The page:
Leicester based indie band Dayflower shed their candy coated skin during the recording of their most recent offering, Double A-side Seeing Up/Neverfriend.   Well known for their honey-dipped melodies and mallow soft vocals their latest release marked something of a grungey departure for a band as notorious for their candy-festooned club nights as their Heart Shaped Tambourines.

Looking at the two songs in isolation, Neverfriend is an uptight, dirty, smear of a drone which pushes Alex Clemence’s ‘lost-boy’ vocal so far beneath its surface as to give it a subterranean feel. By contrast, Seeing Up rises steadily through an abstract siren-filled soundscape flavoured with Asian nuances and awash with multi-layered dream sequences, until finally arriving at a crescendo of 3D starburst proportions.

Aside from being purveyors of the finest wines made from the grapes of wooze, both Messrs Clemence and Dhonau are also highly regarded for their loquacity and wordsmithery. So, it makes the earthiest of common sense to look Dhonau-wards when seeking context to anything Dayflower.

Having recently released a visual accompaniment to Seeing Up, David very kindly took some very valuable time out, to give us some background to the song, how it was recorded and the aesthetic behind the film.

“The basic demo for Seeing Up predates Dayflower. It was one of the first things I showed to Alex (Clemence, vocals, guitar) soon after we met.  

I recall thinking that the range and tone of Alex’s voice would suit a reverb-drenched, early ’90s Creation sound perfectly. As we chatted, it was not long before our shared love of My Bloody Valentine, Jesus and Mary Chain et al became apparent. So his vocal melody came very naturally.  

We took the chance to absorb ourselves in the studio process and really experiment with sound. The recording features an assortment of drum machines of different vintages, analogue and digital synths, classical woodwind, guitars that sound like household appliances and . . . actual household appliances.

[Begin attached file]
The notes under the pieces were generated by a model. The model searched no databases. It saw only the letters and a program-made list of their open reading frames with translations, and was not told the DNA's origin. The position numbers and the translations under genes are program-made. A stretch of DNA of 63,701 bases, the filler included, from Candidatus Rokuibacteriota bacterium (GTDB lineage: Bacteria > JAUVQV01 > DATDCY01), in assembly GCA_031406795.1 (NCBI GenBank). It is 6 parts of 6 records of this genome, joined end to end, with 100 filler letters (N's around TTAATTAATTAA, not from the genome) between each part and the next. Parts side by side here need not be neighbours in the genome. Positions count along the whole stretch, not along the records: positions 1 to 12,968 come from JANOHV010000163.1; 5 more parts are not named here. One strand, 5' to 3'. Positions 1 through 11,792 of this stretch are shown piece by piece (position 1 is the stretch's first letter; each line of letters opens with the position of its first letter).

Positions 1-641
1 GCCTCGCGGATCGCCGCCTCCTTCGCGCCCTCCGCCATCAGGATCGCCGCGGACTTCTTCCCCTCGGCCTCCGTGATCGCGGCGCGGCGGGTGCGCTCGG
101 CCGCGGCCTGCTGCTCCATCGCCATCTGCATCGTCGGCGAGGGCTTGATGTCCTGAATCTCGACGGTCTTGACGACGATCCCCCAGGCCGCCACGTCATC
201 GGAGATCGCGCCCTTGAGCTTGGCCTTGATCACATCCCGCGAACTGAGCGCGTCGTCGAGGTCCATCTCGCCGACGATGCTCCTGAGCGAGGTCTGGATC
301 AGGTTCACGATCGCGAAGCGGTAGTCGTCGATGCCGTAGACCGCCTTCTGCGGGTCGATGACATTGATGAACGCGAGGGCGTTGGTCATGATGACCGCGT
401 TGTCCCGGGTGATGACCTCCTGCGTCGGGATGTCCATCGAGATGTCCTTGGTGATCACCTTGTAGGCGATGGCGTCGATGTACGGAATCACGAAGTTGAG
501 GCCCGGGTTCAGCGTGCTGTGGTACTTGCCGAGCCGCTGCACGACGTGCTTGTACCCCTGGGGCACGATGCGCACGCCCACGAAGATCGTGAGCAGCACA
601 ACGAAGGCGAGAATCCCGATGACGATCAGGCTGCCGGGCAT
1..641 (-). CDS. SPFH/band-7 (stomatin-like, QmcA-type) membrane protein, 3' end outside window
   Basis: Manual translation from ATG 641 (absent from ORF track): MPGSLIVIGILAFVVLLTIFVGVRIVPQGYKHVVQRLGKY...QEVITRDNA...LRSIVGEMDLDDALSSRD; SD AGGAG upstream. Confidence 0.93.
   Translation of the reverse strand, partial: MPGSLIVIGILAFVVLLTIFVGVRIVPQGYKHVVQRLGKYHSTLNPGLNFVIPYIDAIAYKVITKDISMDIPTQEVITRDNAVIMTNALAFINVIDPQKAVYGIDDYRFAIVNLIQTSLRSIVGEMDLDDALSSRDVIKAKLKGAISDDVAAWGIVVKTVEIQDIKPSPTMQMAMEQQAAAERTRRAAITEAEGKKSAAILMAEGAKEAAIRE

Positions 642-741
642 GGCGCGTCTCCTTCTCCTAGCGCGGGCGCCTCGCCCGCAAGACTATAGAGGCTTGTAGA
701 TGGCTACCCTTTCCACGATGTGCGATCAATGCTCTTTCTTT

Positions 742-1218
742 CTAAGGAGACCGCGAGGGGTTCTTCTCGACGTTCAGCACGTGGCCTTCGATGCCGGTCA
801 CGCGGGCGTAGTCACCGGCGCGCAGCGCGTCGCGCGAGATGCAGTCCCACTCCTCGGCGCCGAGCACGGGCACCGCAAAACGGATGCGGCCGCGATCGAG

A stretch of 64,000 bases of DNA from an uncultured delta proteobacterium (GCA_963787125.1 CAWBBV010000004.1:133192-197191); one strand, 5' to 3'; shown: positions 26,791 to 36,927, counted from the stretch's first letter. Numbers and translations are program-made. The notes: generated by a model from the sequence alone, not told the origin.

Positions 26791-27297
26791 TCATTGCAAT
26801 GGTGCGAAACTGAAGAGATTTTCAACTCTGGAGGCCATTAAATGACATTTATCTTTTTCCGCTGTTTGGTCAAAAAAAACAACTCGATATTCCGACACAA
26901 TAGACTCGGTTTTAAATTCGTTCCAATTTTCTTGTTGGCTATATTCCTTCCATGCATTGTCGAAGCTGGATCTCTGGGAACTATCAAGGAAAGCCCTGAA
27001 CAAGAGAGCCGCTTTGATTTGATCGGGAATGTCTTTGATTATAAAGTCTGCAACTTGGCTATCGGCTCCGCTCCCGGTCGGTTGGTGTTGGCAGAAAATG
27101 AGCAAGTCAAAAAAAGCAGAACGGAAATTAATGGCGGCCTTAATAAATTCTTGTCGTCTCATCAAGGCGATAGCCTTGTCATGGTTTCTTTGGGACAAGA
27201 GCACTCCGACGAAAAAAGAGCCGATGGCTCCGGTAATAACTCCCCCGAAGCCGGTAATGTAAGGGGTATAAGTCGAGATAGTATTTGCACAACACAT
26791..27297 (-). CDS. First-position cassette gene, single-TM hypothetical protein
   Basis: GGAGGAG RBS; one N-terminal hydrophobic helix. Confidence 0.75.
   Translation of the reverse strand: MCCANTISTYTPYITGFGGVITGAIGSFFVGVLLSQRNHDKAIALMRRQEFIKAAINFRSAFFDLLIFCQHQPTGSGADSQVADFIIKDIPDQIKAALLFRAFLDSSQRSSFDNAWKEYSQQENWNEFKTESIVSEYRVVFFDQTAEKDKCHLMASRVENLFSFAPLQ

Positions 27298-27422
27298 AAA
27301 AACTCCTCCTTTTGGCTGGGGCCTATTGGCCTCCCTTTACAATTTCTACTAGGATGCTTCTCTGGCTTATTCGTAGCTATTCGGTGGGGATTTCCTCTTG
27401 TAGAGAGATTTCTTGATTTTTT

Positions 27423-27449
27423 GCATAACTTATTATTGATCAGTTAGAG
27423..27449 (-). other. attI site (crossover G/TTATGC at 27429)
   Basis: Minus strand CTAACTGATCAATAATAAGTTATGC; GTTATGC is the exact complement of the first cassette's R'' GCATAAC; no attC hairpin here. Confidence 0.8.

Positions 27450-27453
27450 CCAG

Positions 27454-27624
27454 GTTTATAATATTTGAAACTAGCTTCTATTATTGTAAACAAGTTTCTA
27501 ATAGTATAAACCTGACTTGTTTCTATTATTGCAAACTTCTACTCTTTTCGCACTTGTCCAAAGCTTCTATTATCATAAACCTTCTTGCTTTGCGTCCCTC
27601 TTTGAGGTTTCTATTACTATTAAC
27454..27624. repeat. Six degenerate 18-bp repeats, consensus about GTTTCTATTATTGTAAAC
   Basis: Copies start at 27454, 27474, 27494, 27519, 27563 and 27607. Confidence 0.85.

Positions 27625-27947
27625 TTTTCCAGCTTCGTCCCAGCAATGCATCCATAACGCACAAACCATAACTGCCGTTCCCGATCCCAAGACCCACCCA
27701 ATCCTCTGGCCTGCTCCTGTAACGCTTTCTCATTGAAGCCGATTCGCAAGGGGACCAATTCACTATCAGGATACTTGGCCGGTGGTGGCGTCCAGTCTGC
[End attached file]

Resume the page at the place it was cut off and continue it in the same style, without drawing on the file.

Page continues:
I found a way of combining a few guitar effects pedals to create the noise climax at the end, which sounds like a choir of demonically possessed vacuum cleaners. One listener interpreted the swirl differently and remarked: ‘I feel like I’m spinning down a drain. In a good way’. 

While Chris (Merriman, Dayflower’s guitarist) was setting up his equipment up to record, his washing machine was spinning in the next room. I wandered off to check how loud it was it was and took a handheld recorder with me. It’s somewhere there in the finished mix. 

The song was first released in September 2016, along with Neverfriend, on EDILS Recordings. We officially called it a double a-side, but inevitably the lead track Neverfriend received more attention – all very welcome, including Fat-Cat uploading the track to their featured demos site. 

It would be fair to say that Seeing Up is less immediate, with none of the linear complexity of Neverfriend. The whole thing is built on just a handful of chords and becomes a kind of sonic mantra, growing vertically rather than horizontally, with textures layering themselves upon one the other, seemingly to breaking point. 

We thought making a video for the song would add depth to the experience of listening and might gain the song a slightly wider audience. The way the video begins establishes a fractured dream logic, in which the viewpoint drifts, disembodied. As with the music, the camera is in an almost constant state of motion be it horizontal, vertical or cyclical. 

Aesthetically it explores the abstraction of landscapes and people seen at unusual angles and distances. When point of view is altered the familiar can instantly become alien. 

In fact, that’s one way I could sum up our sound: pop music seen slightly askew. 

There are also cameras dipped in honey pots and stuck the inside of spinning tumble dryers.” – Words, David Dhonau.

Dayflower, aka a good natured argument between The Smiths and The Stone Roses (did it ever end, and if so, who won?) is Alex, David, Chris and Simon. Their next single, Sweet Georgia Gazes, is set for release in early June so keep your eyes peeled on their Facebook page.

The band’s next Candy Dust club night which includes Emperor X on the bill, will take place in The Cookie (Leicester), on 30th June, full details here.

You can download Seeing Up (along with Neverfriend) via the Edils Recordings Bandcamp page.

In the meantime, you can watch some stunning drone footage patched with images of neon-pop psychedelia and shots of a few familiar faces, in Dayflower’s lush video for Seeing Up, right here. DervSwerve